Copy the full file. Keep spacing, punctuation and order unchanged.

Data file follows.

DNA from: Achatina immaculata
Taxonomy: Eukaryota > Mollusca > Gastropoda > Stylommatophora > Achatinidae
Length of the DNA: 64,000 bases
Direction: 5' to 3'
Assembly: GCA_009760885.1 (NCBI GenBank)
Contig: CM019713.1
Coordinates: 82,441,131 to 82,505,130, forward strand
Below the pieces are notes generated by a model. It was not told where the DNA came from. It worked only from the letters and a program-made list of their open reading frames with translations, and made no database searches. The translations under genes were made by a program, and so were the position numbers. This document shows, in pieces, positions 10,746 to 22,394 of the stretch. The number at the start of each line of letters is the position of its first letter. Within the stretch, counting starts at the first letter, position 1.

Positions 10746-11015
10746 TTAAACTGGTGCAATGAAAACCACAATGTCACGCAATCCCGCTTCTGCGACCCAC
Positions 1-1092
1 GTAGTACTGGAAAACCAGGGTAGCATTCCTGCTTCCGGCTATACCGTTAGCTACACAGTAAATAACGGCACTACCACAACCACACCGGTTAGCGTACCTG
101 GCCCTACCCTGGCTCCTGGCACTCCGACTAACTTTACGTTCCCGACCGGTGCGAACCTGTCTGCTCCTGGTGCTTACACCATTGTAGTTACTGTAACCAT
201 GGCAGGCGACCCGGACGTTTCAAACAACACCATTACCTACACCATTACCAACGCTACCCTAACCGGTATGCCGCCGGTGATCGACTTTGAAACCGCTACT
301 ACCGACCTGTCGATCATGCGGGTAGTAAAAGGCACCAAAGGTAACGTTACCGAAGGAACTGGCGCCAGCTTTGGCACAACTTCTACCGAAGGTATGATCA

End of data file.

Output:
DNA from: Achatina immaculata
Taxonomy: Eukaryota > Mollusca > Gastropoda > Stylommatophora > Achatinidae
Length of the DNA: 64,000 bases
Direction: 5' to 3'
Assembly: GCA_009760885.1 (NCBI GenBank)
Contig: CM019713.1
Coordinates: 82,441,131 to 82,505,130, forward strand
Below the pieces are notes generated by a model. It was not told where the DNA came from. It worked only from the letters and a program-made list of their open reading frames with translations, and made no database searches. The translations under genes were made by a program, and so were the position numbers. This document shows, in pieces, positions 10,746 to 22,394 of the stretch. The number at the start of each line of letters is the position of its first letter. Within the stretch, counting starts at the first letter, position 1.

Positions 10746-11015
10746 TTAAACTGGTGCAATGAAAACCACAATGTCACGCAATCCCGCTTCTGCGACCCAC
Positions 1-1092
1 GTAGTACTGGAAAACCAGGGTAGCATTCCTGCTTCCGGCTATACCGTTAGCTACACAGTAAATAACGGCACTACCACAACCACACCGGTTAGCGTACCTG
101 GCCCTACCCTGGCTCCTGGCACTCCGACTAACTTTACGTTCCCGACCGGTGCGAACCTGTCTGCTCCTGGTGCTTACACCATTGTAGTTACTGTAACCAT
201 GGCAGGCGACCCGGACGTTTCAAACAACACCATTACCTACACCATTACCAACGCTACCCTAACCGGTATGCCGCCGGTGATCGACTTTGAAACCGCTACT
301 ACCGACCTGTCGATCATGCGGGTAGTAAAAGGCACCAAAGGTAACGTTACCGAAGGAACTGGCGCCAGCTTTGGCACAACTTCTACCGAAGGTATGATCA